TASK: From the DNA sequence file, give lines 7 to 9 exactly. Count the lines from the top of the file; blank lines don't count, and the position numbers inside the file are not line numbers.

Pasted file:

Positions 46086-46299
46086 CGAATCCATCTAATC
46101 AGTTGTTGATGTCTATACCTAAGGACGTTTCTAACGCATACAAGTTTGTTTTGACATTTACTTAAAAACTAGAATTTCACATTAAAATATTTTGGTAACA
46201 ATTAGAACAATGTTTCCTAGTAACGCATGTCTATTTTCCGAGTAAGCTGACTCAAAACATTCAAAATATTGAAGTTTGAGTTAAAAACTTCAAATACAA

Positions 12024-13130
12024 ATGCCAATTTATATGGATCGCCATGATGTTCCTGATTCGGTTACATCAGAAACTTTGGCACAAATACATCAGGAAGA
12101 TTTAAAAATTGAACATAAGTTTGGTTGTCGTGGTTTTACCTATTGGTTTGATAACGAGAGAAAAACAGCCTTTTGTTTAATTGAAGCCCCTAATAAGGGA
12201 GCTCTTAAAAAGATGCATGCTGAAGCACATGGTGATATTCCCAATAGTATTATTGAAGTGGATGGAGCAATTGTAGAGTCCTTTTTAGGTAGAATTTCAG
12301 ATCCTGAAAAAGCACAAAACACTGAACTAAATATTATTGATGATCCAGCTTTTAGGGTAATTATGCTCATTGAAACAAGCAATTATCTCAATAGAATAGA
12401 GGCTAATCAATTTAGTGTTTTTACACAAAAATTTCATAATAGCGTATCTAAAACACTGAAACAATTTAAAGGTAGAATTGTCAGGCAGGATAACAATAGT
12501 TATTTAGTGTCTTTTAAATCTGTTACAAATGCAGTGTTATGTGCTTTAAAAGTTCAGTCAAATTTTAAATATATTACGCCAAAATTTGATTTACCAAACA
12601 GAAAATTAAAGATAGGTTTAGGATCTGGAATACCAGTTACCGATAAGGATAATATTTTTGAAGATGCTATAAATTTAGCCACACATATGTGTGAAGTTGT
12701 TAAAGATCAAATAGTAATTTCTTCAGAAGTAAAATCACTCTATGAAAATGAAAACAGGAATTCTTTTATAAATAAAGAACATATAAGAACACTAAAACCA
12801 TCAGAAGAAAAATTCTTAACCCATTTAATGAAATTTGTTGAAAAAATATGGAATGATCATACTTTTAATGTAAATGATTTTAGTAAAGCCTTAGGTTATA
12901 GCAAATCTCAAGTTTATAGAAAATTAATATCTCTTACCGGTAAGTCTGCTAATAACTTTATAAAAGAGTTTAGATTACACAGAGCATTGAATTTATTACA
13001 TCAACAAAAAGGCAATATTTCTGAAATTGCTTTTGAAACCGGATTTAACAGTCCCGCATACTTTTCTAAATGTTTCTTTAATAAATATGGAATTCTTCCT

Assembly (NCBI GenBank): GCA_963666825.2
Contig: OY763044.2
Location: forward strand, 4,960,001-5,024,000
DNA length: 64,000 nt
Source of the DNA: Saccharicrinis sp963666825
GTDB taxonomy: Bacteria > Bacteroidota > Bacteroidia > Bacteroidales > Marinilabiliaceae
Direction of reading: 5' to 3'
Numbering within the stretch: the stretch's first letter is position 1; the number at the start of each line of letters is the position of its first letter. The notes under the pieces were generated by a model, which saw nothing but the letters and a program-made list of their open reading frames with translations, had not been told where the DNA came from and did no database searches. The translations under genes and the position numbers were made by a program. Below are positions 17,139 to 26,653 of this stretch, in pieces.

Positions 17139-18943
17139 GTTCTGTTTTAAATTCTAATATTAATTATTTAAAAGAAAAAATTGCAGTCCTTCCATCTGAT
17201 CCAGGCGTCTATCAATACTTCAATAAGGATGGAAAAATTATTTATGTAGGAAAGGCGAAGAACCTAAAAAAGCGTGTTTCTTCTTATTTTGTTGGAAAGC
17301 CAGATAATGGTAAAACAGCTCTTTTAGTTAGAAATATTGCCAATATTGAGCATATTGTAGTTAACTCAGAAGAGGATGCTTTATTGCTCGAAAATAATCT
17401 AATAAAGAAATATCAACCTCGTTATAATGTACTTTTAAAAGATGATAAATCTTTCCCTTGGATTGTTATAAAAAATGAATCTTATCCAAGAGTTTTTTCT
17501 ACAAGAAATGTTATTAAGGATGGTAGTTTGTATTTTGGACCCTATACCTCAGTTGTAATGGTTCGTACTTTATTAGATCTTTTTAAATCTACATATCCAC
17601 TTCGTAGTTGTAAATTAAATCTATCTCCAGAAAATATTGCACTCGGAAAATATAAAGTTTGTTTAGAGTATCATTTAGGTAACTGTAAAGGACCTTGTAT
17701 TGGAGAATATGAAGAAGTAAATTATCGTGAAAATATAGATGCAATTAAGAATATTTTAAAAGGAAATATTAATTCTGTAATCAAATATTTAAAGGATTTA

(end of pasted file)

12101 TTTAAAAATTGAACATAAGTTTGGTTGTCGTGGTTTTACCTATTGGTTTGATAACGAGAGAAAAACAGCCTTTTGTTTAATTGAAGCCCCTAATAAGGGA
12201 GCTCTTAAAAAGATGCATGCTGAAGCACATGGTGATATTCCCAATAGTATTATTGAAGTGGATGGAGCAATTGTAGAGTCCTTTTTAGGTAGAATTTCAG
12301 ATCCTGAAAAAGCACAAAACACTGAACTAAATATTATTGATGATCCAGCTTTTAGGGTAATTATGCTCATTGAAACAAGCAATTATCTCAATAGAATAGA